April 13, 2008
GrandCentral is down right now, to much gnashing of teeth [techcrunch].
I’ve been a big fan of GrandCentral since the beginning, and I still am. But I didn’t trust them back when they were a plucky startup, and that didn’t change with their acquisition by Google.
One of their original promises was “a free phone number for life”. Unfortunately, “life” on the internet is usually 3-5 years, less time off for bad behavior or poor market estimation.
December 13, 2005
Another common stats question that comes up involves pay-per-click advertising (such as Google AdWords and Overture). Often, a PPC advertising system will show that it sent more traffic than your own statistics say you received.
Does this mean you’re being cheated? Maybe.
But maybe not.
December 13, 2005
I recently had a site owner who was puzzled over the different numbers he was receiving from two different statistics packages. It’s no wonder he was confused — the fact is that no stats software can be compared with any other to any significant degree of accuracy.
November 15, 2005
If you’re getting a little nervous about just how much information the big G is keeping on you, and would rather stay under the radar of the new Google Analytics engine, here’s a simple six step plan for how to install the Adblock extension in Firefox, and use it to keep Google’s new site statistics engine from following you.
Of course so far, it doesn’t look like there’s much danger of that anyway — 30+ hours and I’m still seeing no statistics yet, which is a bit over the 12 hours they told us we’d have to wait… At this rate we may all die of old age before Google has a comprehensive picture of us in its database…
November 15, 2005
Awhile back, I mentioned that Google had bought (high-dollar) analytics provider Urchin, but apparently some of their customers couldn’t get anyone at Google interested in taking their money to renew their license…
Well, I guess that wasn’t too surprising, since they were apparently planning on giving it away for free all along.
Apparently Free is the new Profit…
Or owning all of the metadata of everyone on the ‘net is worth giving a bunch of stuff away to get it (which it probably is)…
I signed up yesterday, figuring that since my Google traffic took a hit in the last update I might as well let them count how much traffic they’re not sending me.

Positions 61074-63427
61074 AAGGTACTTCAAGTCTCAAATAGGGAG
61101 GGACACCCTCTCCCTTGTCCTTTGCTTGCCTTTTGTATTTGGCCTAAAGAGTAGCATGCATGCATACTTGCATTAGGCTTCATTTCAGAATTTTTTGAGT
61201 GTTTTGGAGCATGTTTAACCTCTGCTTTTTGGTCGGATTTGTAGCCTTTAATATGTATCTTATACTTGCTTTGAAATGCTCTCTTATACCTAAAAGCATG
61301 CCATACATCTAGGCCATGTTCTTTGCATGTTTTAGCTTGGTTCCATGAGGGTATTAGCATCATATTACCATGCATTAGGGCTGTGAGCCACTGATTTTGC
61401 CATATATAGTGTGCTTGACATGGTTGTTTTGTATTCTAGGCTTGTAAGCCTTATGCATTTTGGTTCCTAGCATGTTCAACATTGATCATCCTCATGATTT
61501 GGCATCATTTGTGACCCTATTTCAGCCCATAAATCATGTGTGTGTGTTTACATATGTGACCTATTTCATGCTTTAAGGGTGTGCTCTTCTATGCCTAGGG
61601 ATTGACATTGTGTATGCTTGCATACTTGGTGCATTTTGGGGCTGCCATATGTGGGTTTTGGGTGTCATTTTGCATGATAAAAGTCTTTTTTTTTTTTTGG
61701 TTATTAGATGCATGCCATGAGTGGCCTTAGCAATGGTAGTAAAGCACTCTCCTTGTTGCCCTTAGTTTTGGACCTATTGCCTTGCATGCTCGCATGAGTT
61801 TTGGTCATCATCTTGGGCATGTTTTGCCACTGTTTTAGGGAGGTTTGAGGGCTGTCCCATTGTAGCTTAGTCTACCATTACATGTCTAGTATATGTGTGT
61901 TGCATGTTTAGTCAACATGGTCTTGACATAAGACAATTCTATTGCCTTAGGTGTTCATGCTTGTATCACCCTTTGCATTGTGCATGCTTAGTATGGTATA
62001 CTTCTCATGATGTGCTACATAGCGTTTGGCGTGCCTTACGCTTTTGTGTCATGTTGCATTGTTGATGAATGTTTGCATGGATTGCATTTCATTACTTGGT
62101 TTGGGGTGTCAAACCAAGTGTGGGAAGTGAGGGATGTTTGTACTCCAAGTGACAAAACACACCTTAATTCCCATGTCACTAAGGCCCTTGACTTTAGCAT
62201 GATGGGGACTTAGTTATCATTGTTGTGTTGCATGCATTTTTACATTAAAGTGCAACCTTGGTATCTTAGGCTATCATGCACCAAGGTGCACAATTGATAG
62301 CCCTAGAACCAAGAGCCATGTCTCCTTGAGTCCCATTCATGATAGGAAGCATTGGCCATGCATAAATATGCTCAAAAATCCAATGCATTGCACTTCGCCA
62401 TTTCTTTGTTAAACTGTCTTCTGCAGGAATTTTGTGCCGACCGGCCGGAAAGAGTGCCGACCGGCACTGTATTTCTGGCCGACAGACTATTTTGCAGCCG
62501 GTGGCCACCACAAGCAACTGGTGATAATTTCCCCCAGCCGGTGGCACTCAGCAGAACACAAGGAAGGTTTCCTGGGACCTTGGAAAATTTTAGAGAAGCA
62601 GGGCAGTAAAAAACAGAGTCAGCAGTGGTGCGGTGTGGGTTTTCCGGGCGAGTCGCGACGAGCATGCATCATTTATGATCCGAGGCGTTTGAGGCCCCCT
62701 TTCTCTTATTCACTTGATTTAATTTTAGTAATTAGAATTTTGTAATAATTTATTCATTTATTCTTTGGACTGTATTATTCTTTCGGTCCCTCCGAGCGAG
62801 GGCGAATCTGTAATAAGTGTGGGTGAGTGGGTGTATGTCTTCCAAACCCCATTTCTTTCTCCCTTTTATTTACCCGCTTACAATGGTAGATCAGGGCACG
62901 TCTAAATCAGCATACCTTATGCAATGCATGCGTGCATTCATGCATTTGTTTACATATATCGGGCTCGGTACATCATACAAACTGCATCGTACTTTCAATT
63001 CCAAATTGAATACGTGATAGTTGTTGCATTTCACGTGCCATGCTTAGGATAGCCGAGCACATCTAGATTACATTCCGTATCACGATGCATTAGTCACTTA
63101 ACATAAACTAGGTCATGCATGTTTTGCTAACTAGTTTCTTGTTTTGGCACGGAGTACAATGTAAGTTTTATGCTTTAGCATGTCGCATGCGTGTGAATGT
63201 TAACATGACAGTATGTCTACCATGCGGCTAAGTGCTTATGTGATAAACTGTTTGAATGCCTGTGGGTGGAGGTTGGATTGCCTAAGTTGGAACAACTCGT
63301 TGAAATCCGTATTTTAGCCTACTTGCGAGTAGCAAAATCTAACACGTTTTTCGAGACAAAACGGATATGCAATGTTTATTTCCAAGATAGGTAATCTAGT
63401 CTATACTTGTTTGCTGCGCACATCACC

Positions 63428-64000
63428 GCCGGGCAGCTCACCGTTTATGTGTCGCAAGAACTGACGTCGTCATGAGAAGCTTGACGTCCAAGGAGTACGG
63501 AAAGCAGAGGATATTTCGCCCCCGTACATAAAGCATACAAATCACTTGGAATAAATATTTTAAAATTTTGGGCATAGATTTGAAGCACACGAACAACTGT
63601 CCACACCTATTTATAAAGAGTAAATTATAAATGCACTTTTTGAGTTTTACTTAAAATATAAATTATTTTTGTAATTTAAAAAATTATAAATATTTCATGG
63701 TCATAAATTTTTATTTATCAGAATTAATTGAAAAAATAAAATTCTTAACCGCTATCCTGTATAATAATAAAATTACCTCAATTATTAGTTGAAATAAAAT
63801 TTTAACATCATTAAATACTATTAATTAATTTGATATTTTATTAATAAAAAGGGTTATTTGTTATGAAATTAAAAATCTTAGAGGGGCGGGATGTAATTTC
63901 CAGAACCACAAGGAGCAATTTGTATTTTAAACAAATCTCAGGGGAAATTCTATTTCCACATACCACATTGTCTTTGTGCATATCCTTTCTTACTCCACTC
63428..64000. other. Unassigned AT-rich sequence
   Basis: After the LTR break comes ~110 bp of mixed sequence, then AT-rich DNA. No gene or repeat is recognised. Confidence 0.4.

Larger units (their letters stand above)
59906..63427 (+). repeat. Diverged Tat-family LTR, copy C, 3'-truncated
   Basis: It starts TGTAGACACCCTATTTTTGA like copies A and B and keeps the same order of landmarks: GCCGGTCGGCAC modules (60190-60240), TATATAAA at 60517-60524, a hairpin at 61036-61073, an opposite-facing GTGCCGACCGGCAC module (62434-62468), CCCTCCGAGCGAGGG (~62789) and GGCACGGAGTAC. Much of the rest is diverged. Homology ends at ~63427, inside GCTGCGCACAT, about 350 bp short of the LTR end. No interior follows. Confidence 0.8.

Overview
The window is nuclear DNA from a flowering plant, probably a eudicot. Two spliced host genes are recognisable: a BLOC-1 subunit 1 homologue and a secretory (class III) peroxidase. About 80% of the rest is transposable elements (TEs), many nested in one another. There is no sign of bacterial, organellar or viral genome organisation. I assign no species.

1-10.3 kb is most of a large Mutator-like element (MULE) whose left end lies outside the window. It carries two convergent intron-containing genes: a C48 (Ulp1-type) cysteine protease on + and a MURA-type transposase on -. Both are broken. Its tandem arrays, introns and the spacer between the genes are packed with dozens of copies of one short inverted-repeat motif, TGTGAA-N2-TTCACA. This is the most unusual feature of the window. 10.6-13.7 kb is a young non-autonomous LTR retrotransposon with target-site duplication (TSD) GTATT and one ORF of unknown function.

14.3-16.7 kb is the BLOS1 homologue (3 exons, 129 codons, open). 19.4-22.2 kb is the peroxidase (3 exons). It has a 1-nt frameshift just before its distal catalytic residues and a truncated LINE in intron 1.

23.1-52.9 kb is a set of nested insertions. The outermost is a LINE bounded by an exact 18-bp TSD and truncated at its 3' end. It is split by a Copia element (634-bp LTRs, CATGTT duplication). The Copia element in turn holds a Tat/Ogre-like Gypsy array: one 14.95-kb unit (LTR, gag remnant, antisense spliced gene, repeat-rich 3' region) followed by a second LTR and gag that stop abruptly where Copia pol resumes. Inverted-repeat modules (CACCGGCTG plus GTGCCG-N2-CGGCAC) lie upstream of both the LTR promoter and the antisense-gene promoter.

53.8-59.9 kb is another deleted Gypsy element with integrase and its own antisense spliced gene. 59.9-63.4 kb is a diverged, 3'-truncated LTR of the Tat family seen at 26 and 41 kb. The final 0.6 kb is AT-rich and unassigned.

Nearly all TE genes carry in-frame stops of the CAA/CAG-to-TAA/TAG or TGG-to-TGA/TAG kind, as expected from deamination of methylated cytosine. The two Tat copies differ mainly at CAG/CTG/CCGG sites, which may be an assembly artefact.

Unfortunately, it looks like they’ve been so deluged in new signups that they’ve yet to report any results for anyone…
Apparently the hallmark of a Web 2.0 Planned Economy is that on the same day that no hits are delivered and thus no advertising revenue generated, no stats will be available as well.
Then of course, there are the people who have been paying $200 or more a month for Urchin that are not too pleased to find that the service is now not only free, it’s swamped and they can’t get their reports.
Right now, I feel like Google doesn’t care about me enough as a customer to tell me that they’re changing a product I pay for. They don’t care enough about me as a customer to make sure that my login doesn’t change, or that they at least ask or warn me before changing my login. They don’t care enough about me as a customer to make sure that the re-launch of their product doesn’t dramatically impact the people who are already paying them lots of money.
I think when they told you (implicitly) that they don’t want your money anymore, that pretty much nailed how much they care about you as a customer — failure to provide a working product that they no longer charge for was just the cherry on top.
September 27, 2005
Okay, I’ve seen some corporate silliness in my time (*cough* *telcos* *cough*) but this is one of the finer recent examples…
Just to run down the players real quick, TextDrive is a pretty well respected hosting company, particularly among the ubergeek community (hosting sites like “alistapart” for instance). Urchin is an expensive but well regarded “web analytics” package (“web analytics” is marketing-speak for a statistics package that costs 10x more than your garden variety web stats, but offers some features you don’t find on standard stats packages — if you really need ’em, you suck it up and pay the money)
April 2, 2005
Along with a whole lot of other people, I’ve said many times that if you can add a page of content a day to your site, you’ll be miles further ahead than if you added seven pages once a week — or 30 pages once a month.
This was mostly based on “observed behavior” — watching how the search engines (specifically, Google) seemed to love the sites that did so, and was indifferent to those who didn’t.
Now we’ve got a much better idea of what they’re watching…
March 22, 2005
If you’re a regular reader of this site, or even take a quick look around, you’ll know that I don’t make a habit of pitching products here (other than my own teleclasses occasionally), so you can bet that I’m pretty serious about it when I do it.
I’ve got a fair-sized handful of sites (other than this one) that I’ve put up over the years. About a year ago, I started putting up Google AdSense banners on some of them, hoping to make a buck or two.
February 20, 2005
February 11, 2005
There are a lot of good reasons to include a weblog into your business site. Many of these advantages go out the window if you use a weblog service instead of making it an integral part of your site. Nevertheless, many people use them. If you’re considering doing so, here are the leading candidates.